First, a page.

Shoot the Crow

Owen McCafferty
Trafalgar Studios

The cast of Shoot the Crow

Owen McCafferty and his director Robert Delamere have put together a fine Irish cast but, unfortunately, give them very little to do.

Shoot the Crow is a 90 minute comedy based around a single situation. Four tilers have been employed to fit out a communal shower room and annex. While it is not quite like watching paint dry, the play consists of their efforts to make a dishonest buck, while laying tiles - rather badly.

The comedy rests on the efforts of two different pairings to steal some tiles that seemed to be surplus to requirements but in reality hardly could be. The idea of competing thieves must go back to the Ealing Comedies and, more likely than not, silent movies or classical theatre. In this case, the harder each pair tries to keep the secret from the other, the more we are supposed to laugh.

The first pair that we meet are the tyro tiler and would be biker, Packy Lee's Randolph, who is a few cards short of a full pack. He is contrasted with sly veteran Ding-Ding, given life and authenticity by Jim Norton. The action takes place on the day on which Ding-Ding is to retire. His modest ambition is to become a window-cleaner, as he believes that, without some activity, you will not live long.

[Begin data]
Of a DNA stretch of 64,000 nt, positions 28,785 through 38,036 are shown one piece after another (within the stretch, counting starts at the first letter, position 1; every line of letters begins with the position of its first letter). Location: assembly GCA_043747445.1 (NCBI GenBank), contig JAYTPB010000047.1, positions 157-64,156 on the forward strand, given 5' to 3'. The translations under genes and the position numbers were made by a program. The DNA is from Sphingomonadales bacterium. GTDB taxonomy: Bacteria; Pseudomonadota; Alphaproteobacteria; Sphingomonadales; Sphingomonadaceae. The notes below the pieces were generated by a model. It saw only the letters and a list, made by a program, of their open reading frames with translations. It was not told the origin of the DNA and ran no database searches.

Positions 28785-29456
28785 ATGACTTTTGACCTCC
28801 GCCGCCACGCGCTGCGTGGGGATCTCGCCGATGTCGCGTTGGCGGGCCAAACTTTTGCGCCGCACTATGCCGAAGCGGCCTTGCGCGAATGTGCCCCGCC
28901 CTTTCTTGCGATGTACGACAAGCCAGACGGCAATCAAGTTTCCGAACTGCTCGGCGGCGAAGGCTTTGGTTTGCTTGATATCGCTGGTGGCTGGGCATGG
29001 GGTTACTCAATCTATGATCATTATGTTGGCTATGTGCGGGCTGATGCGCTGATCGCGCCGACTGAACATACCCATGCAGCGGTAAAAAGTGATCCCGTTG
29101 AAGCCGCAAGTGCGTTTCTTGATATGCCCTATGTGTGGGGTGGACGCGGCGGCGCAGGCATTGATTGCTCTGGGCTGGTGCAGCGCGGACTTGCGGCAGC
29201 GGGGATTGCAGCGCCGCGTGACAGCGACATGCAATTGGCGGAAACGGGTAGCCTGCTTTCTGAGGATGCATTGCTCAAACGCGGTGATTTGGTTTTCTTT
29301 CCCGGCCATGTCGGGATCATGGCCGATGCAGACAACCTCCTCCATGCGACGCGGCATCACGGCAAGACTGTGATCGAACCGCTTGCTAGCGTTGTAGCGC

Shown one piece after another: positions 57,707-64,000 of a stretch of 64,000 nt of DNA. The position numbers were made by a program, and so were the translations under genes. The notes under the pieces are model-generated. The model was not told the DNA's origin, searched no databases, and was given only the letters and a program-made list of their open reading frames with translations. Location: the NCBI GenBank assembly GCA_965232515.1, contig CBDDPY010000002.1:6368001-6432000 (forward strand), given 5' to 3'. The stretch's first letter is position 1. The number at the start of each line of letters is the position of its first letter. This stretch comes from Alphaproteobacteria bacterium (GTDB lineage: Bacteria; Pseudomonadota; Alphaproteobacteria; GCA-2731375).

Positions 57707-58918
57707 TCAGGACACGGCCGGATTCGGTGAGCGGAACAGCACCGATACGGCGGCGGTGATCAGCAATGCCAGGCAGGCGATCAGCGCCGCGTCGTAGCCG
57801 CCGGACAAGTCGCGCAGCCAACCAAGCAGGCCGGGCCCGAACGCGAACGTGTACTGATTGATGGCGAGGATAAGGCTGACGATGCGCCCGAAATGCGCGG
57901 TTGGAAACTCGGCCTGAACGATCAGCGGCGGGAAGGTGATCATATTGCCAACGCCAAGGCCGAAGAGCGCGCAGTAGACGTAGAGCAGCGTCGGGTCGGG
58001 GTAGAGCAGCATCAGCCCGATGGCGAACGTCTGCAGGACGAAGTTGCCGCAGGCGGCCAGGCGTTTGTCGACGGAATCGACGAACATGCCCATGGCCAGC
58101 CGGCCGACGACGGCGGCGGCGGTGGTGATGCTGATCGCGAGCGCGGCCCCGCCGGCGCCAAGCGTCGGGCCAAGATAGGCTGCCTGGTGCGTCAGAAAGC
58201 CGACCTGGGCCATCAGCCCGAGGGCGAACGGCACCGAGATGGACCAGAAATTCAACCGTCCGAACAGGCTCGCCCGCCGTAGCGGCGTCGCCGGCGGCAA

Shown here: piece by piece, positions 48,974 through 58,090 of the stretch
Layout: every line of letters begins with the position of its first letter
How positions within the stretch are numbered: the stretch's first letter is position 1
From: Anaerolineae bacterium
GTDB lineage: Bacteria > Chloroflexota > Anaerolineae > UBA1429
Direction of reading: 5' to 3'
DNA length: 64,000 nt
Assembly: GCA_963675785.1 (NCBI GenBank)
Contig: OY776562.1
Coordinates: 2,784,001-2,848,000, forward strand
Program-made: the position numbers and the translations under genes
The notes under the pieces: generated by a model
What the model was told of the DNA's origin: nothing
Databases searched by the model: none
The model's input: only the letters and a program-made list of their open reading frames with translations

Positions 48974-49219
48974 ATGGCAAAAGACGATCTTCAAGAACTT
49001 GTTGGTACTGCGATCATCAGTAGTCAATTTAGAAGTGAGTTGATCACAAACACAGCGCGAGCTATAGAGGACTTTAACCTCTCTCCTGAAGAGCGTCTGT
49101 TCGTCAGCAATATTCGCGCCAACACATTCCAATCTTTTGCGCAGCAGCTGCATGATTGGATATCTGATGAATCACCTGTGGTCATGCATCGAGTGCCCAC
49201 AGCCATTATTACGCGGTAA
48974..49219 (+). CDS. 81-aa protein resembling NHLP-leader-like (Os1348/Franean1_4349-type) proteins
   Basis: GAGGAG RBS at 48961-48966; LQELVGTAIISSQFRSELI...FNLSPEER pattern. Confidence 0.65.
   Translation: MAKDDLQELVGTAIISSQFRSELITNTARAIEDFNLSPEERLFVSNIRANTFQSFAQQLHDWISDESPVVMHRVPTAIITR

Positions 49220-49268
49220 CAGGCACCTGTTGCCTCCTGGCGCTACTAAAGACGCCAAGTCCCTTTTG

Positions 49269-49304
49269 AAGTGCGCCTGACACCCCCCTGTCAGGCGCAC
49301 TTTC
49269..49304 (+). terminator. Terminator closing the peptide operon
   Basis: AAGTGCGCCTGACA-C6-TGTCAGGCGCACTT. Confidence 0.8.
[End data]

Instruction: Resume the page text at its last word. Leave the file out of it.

As that duo plots to make away with the tiles at lunchtime, an identical discussion is happening in the other room featuring the busy Conleth Hill, fresh from The Producers as Petesy, an aggressive, pony-tailed family man who wants to send his daughter on a school trip. He has his work cut out trying to get a word in edgeways with Socrates, played by award-winning Cold Feet star, James Nesbitt.

Socrates is having a crisis, having followed his father's example and walked out on his family. He is the key character who, when the chips are down, makes an honourable decision that will prove to have fatal consequences for one of his colleagues.

The pace is maintained throughout thanks to Simon Higlett's realistic set and a constantly turning revolve that takes us from room to room, accompanied by varied rock music, often with an Irish theme.

Shoot the Crow has all the makings of a half-hour sitcom drawn out to three times that length. There are some good one-liners and even one-joke that takes on the dimensions of a shaggy dog story before disappointing with its punch line. The problem really is that very little happens and, worse, it is hard to care about any of these people - and, without a degree of audience empathy, the play has little point.

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Shoot the Crow

Reviewer: Philip Fisher

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